Fight for position: Line up as close to the start line as possible, so nobody gets in your way. All those people lining up behind the elites are suckers. Of course, when you’re up that far, remember to…

Blast off the start line: The first 4 miles are the easiest on the course. Take advantage and cut as much time as possible off your target pace – it’s like putting money in the bank! Who knows, all that adrenaline and excitement might carry you through the entire race. Run those early miles as fast as you possibly can, because the course gets hillier and harder later. Pacing yourself is for chumps.

Keep your eyes on the yellow line: Remember, your only goal is to run fast. Block out all the beautiful scenery around you – it will only distract from your task. If you want to see the ocean and cliffs and cows, come back another day and drive the road like everybody else does. Don’t even listen to the music. Stay focused on the line in the middle of the road. The race is all that matters

Hurricane Point is bad: Hurricane Point is 2 miles of horrible climbing. It’s best to get it over with as quickly as possible. Charge forward and pass everyone ahead of you. All the walkers will think you’re a total stud (or studette) that way. Those people won’t see you later in the race, so go for it!

Run really fast on the downhills: The best way to make up time from all the uphills is to hammer the downhill sections. Regain any lost time as quickly as you can. All the minutes you lose going up Hurricane Point can be made up by flying wildly down the backside. Run like a maniac!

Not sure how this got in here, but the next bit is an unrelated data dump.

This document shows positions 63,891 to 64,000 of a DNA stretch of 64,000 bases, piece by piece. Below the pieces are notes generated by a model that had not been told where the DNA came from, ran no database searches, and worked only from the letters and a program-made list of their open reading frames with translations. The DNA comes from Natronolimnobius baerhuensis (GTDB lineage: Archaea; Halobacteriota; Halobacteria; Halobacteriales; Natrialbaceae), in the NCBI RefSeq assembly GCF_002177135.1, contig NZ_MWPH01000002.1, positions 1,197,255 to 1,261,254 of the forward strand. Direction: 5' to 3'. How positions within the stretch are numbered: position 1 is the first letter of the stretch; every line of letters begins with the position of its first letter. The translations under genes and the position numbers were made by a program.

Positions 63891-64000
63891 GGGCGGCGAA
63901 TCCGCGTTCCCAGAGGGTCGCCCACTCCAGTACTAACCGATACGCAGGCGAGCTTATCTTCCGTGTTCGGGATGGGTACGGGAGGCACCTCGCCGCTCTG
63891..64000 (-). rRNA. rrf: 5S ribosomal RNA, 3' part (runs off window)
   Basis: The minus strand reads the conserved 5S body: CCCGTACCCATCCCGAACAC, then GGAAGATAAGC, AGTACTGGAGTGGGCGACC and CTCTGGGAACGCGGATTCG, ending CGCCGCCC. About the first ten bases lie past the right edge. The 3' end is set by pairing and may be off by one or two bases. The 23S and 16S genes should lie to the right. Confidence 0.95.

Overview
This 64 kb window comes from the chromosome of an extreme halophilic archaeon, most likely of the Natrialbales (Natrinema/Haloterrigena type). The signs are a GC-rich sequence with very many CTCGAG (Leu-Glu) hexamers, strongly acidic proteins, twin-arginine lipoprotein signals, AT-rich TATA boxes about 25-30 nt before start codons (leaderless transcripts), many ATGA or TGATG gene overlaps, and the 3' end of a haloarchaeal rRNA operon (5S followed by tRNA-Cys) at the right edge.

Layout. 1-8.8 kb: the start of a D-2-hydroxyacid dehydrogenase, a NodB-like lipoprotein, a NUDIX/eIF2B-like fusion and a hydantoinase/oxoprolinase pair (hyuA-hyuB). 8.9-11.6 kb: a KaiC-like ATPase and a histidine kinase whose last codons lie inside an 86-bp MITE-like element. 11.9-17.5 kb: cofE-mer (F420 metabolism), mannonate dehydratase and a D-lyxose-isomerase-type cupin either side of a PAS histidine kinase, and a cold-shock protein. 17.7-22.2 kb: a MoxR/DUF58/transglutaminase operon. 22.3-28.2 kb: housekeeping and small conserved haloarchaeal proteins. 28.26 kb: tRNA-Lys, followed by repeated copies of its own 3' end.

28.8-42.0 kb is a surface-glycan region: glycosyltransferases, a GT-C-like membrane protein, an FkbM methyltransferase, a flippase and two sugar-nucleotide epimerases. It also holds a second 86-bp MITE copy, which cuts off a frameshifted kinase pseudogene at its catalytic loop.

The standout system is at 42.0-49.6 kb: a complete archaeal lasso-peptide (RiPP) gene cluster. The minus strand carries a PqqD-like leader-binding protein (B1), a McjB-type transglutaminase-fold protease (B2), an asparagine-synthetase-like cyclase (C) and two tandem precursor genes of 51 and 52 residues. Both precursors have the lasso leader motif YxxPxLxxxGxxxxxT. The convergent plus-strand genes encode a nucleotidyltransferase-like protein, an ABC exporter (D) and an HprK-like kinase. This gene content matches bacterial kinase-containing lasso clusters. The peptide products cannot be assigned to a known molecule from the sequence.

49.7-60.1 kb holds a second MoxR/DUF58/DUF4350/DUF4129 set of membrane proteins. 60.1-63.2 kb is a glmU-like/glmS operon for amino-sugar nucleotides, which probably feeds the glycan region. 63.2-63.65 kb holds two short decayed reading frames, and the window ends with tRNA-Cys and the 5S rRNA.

Embrace the camber of the road: The hardest part of the Big Sur Marathon is miles 21 to 24 through the steep hills of Carmel Highlands. Lucky for you the road starts to slant a lot in this section also. Don’t bother with the flatter portions in the middle of the road - always take the most cambered part on the tangents to save a few extra seconds. Your legs will deal with it later.

Spend some time on D-minor hill at D-major time: The last hill on the course is a slope from Monastery Beach to Carmel Meadows at the beginning of mile 26. It’s such a tough climb that you might as well just sit by the side of the road and cry. On the plus side, there are belly dancers there to keep you company.

Enjoy the ride to the finish: Not many people get to cross the finish line in the “Meat Wagon” – so if this happens, consider yourself one of the lucky ones! Once you’re released from the medical tent, make sure you come up and thank us for our great advice.


Good luck to everyone who is running on Sunday- we wish all of you a wonderful day. We want to hear your stories- good, bad, and unusual- from race day. E-mail us and tell us how you did!